India Raises its Game vs. China
The Indian Ministry of Defense’s clearance for a US$13-billion military modernization plan – the country’s most ambitious one-time military expansion ever – is causing ripples in global diplomatic circles.
Described as India’s largest increase in deployment along the China border since the Sino-Indian war in 1962, the plan includes induction into the Indian army of 90,000 more soldiers over the next five years. The expansion package, firmed up last week, will also entail raising four new divisions along the India-Chinese border.
At the same time, the Defence Ministry is in the final throes of choosing between two European bidders to supply 126 fighter jets said to be worth more than US$20 billion. The price of the jets has soared to almost double the original estimate of US$11 billion. The finalists are France’s Dassault and the Eurofighter Typhoon consortium.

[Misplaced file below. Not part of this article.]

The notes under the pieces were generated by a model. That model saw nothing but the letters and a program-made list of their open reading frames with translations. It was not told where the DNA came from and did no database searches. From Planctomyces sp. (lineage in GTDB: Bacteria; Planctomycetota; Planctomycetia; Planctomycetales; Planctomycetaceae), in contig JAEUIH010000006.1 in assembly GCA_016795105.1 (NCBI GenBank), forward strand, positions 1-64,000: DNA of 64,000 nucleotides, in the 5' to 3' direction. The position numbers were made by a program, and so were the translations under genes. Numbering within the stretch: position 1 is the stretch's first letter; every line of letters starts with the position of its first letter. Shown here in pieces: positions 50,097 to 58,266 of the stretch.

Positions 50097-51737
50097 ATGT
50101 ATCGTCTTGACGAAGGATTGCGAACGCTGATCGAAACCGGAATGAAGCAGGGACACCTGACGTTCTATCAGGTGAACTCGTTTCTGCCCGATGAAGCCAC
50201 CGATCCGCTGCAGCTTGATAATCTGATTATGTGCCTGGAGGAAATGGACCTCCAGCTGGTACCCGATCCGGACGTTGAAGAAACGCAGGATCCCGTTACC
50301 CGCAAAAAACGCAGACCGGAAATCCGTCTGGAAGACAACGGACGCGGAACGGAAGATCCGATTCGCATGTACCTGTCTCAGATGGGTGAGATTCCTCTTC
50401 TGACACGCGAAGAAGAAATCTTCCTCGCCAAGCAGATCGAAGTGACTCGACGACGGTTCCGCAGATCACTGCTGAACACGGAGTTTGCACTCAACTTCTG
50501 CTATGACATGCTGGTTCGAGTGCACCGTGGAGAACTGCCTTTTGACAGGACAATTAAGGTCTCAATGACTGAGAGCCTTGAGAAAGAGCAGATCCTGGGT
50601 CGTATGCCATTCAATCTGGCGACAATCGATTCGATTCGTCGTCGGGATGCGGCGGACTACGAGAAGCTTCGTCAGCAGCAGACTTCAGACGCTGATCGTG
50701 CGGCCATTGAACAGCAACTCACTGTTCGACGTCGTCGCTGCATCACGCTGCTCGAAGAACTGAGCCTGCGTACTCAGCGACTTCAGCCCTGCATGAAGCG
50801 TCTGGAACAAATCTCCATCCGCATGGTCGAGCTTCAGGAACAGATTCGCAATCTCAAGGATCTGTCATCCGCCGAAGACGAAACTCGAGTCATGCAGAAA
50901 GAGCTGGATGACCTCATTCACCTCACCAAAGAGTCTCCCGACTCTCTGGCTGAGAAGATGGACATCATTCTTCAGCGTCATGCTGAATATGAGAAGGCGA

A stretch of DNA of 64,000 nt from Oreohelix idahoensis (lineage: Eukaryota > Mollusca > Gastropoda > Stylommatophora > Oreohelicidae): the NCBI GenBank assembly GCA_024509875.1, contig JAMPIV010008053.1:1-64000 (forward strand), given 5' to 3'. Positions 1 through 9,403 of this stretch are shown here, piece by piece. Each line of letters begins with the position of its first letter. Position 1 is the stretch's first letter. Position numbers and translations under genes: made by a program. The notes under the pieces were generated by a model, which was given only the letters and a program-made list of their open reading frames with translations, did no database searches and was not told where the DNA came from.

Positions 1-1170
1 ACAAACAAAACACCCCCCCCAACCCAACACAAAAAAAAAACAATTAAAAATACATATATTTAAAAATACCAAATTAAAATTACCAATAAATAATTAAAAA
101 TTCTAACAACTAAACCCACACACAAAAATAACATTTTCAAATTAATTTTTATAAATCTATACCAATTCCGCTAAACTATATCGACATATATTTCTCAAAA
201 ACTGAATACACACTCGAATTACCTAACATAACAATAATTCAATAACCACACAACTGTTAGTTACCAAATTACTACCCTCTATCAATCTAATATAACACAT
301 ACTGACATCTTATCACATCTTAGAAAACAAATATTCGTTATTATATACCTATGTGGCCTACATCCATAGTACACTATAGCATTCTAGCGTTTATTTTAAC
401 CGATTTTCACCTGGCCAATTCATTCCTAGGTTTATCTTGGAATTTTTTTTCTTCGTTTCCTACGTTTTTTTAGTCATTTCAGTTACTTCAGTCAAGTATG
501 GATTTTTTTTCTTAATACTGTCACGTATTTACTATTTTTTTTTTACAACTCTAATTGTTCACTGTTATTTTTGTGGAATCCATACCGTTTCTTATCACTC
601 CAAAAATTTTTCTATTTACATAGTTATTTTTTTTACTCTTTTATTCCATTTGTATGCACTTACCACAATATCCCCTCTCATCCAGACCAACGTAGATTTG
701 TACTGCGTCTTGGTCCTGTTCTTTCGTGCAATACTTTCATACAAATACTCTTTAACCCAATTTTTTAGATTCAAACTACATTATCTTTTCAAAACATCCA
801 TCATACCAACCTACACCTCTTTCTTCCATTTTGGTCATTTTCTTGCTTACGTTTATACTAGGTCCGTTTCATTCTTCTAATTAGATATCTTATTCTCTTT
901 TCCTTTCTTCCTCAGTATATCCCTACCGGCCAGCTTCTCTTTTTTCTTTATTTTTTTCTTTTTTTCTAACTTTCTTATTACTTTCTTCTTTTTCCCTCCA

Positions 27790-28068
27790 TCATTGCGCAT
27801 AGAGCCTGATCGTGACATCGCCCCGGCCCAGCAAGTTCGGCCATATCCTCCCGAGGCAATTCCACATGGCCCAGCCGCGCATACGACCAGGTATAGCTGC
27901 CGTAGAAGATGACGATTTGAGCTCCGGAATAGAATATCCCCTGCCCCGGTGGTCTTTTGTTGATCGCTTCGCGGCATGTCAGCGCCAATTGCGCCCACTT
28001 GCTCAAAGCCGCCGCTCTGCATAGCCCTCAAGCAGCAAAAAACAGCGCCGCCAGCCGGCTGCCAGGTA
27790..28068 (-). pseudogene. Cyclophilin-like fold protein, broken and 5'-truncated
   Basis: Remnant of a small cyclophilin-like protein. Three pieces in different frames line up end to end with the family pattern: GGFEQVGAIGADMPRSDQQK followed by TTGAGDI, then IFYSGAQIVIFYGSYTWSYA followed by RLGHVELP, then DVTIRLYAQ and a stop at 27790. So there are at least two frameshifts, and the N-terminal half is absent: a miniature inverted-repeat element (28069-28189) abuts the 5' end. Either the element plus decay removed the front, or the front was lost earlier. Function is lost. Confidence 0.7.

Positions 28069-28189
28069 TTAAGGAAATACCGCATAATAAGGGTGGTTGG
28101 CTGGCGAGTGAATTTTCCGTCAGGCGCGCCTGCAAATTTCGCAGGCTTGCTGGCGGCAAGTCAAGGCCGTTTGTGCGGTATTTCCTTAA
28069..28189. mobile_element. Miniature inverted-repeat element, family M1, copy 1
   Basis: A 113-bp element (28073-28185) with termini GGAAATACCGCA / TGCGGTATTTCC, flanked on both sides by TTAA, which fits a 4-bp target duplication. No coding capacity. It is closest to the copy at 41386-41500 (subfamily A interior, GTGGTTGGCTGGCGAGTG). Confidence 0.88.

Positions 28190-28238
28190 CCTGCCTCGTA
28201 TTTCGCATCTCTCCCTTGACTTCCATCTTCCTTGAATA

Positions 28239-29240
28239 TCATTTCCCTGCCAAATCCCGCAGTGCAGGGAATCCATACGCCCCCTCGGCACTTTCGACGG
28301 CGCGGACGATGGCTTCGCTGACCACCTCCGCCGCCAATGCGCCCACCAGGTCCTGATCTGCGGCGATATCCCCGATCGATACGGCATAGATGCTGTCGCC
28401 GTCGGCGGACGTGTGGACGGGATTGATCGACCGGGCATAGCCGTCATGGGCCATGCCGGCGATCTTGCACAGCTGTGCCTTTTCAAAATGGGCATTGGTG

The government also recently gave the go-ahead for the positioning of supersonic Brahmos cruise missiles in Arunachal Pradesh, considered a marked shift in Indian military strategy vis-à-vis China from defensive to offensive.
According to reports, the extensive overhaul will involve the upgrade of the army's fire-power and logistical capabilities, investment in new helipads, air strips and last-mile road linkages. New concepts of military transformation will also be pressed into service along with a significant enhancement in the army’s capability to operate in smaller units and providing logistics in an integrated manner.
The staggering scale of the military expansion, analysts say, is surprising at this juncture considering that the beleaguered United Progressive Alliance government has its back against the wall with so many other problems. It is facing public angst over inflation, rebellion from anti-corruption crusaders, intraparty wrangling and threats of withdrawal from its allies from the UPA combine.
The looming elections in India’s largest northern state of Uttar Pradesh, where the government will be pitted against the state’s putative chief minister and dalit leader Mayawati, are giving the UPA additional jitters.
The domestic political situation notwithstanding, strategists feel that New Delhi’s military expansion has to be regarded in the larger context of the regional power contest.